I want to take some time to talk about usual discussions comparing different healthcare systems: Most comparisons in the US are between the US system and nationalized systems (in Canada, UK, Germany, Australia, Sweden, France...etc); often times such comparisons talk about waiting times of elective procedures. (1) Talking about Elective Procedures is the wrong measure/yardstick! Just because a country has a national healthcare system does not mean it has no private healthcare -- all the countries (Canada, UK, Germany, France..) have private healthcare and citizens can choose to have private in addition to their nationalized systems (talk about CHOICE). (2) Talking about waiting times for procedures (elective or non) is also the wrong yardstick: Waiting times in nationalized systems are related to the amount of funding (or lack thereof) in the system; in the UK, funding cuts in the last several years have led to increased waiting times -- if cuts did not happen (especially in highly populated areas), wait times would not have increased. Same as MN having better bridges if the capital spend had been approved. (3) Competition reduces costs and improves products/services: While competition is good in general, it is better to reserve the competition for more complex/elective needs while offering a universal healthcare for at least the basic health services (level to be defined). This way, one can have the benefits of competition AND have the citizenry access basic healthcare. Current not-for-profit hospitals are not a low cost delivery method of healthcare, certainly not basic care. Not-for-profit hospitals employ large finance teams, issue and refinance bonds almost annually, hoard billions of dollars of cash reserves (2x level of debt) in order to get favorable Moodys and S&P credit ratings so they can issue bonds, therefore hire other finance teams and asset managers and consultants to manage those cash reserves, etc -- in essence everything but "basic and essential care". All these points have something in common -- dialogues in US comparing the systems appear to be all-or-nothing-at-all (black-or-white) while there are several shades of grey (I have heard the number 50 thrown around). It does not need to be only-private or only-national. Let us get our American can-do attitude and solve this elegantly. US systems in general appear to be very complicated (128% of Federal poverty level -- who comes up with numbers and tables like that) and complexity adds costs to any system. Just as the Government is trying to simplify and overhaul our tax system, we should also consider removing complexity from our healthcare system.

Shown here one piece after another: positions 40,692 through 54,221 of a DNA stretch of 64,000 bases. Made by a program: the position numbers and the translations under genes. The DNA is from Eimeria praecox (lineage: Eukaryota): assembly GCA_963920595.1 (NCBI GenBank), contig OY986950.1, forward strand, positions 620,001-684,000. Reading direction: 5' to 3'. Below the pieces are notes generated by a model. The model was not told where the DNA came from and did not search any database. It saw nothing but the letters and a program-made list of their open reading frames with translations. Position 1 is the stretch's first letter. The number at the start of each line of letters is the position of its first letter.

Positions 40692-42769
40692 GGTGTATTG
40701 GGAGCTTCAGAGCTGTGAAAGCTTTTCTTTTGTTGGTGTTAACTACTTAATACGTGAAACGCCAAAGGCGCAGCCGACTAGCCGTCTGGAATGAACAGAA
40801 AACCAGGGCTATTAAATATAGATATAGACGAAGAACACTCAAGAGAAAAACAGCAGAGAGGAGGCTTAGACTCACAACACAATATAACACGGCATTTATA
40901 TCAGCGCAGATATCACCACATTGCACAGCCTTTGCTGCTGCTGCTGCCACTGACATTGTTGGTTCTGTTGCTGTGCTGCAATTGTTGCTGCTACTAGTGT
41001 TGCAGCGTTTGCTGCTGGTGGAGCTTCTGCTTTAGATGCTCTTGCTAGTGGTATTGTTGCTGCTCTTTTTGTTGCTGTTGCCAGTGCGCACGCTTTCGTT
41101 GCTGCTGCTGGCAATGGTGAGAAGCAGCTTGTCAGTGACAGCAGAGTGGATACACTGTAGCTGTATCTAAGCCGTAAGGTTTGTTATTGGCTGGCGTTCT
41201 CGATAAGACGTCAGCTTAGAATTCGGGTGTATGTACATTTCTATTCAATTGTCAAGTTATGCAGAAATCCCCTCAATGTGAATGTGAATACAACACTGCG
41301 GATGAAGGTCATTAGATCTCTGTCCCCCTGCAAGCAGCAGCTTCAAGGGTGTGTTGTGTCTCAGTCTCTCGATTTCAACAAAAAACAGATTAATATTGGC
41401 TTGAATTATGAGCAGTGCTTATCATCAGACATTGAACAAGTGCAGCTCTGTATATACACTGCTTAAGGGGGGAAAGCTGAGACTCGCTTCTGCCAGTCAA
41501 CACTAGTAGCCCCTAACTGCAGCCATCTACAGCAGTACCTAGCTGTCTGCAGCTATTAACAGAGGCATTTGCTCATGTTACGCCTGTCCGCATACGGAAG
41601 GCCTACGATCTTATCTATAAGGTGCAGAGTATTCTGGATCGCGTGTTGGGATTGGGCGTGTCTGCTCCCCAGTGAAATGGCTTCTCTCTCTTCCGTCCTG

Julia Bryan tagged Robert Kerr's More than 40 years of coverage in Spain #DAresists #Medicare4all with approved 2017-10-07 07:26:12 -0400